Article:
Motor insurance premiums rise in Ireland despite fall in claims
Premiums have risen since 2009 despite the cost per policy of all claims decreasing in the same period.
Insurers operating in Ireland have seen profits rise by 9% to €142 million on their motor insurance lines last year.
The figures were included in the latest report on the motor insurance industry published by the Central Bank and are based on information contained in the National Claims Information Database.
Motor insurers saw claims costs fall to 59% of total motor premiums in 2019, which is down from a high of 92% in 2014, but slightly up from 2018's figure of 57%.
The cost per policy of all claims reduced by 9% between 2009 and 2019, or to roughly €400 per policy. Over this period, the average cost per policy decreased by 16% from 2009 to 2010, increased by 12% from 2010 to 2014, decreased by 2% from 2014 to 2018 and decreased 1% from 2018 to 2019.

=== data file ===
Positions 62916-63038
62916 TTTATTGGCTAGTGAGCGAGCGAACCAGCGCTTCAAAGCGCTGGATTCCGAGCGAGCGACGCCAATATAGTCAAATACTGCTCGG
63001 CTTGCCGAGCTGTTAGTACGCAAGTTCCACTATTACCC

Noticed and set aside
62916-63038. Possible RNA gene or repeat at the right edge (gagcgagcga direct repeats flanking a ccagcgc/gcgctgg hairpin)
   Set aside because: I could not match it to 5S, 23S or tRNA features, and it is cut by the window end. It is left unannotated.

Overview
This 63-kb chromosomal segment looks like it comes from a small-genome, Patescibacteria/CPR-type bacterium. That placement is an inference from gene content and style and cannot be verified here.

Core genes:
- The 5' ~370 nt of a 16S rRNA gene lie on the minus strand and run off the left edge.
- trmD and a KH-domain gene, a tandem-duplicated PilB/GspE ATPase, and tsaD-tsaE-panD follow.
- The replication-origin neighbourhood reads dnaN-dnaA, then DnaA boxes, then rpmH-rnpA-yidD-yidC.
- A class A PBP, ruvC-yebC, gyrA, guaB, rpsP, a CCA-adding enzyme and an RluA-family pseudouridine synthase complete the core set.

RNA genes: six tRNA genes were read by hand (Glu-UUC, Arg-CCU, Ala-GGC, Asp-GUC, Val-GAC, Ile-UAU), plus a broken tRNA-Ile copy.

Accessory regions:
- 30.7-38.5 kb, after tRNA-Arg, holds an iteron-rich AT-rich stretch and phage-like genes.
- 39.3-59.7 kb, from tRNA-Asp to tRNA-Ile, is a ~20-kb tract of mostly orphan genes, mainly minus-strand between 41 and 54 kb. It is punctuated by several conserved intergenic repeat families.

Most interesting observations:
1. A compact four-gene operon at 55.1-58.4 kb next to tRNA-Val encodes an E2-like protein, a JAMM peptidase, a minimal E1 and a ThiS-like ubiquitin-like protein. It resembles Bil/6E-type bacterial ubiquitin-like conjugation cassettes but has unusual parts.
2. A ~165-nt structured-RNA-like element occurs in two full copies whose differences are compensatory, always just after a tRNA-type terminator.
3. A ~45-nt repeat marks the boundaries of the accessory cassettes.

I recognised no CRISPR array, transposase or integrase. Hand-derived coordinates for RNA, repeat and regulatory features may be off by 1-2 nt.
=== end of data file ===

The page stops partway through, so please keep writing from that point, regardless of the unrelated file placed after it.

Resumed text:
The report also found that average premium rose by 35% between 2009 and 2019 to €653, up from an average of €431 at the end of 2013, but down from a high of €714 in the middle of last year.
The report from the Central Bank also found the number claims has dropped consistently over the years, with damage claims accounting for 93% of all claims, but it is personal injury claims which prove more costly, accounting for 70% of all payouts on average.
The overall cost of claims from 2009 to 2019 rose from €792 million to €819 million; this is despite the number of motor insurance claims falling from 290,516 in 2009 to 182,506 in 2019.
When insurers’ normal running costs are taken into account, it gives a combined operating ratio of 83%.
The combined operating ratio is calculated by taking the sum of incurred losses and expenses and then dividing them by the earned premium.
A ratio below 100% indicates that the company is making an underwriting profit, while a ratio above 100% means that it is paying out more money in claims that it is receiving from premiums.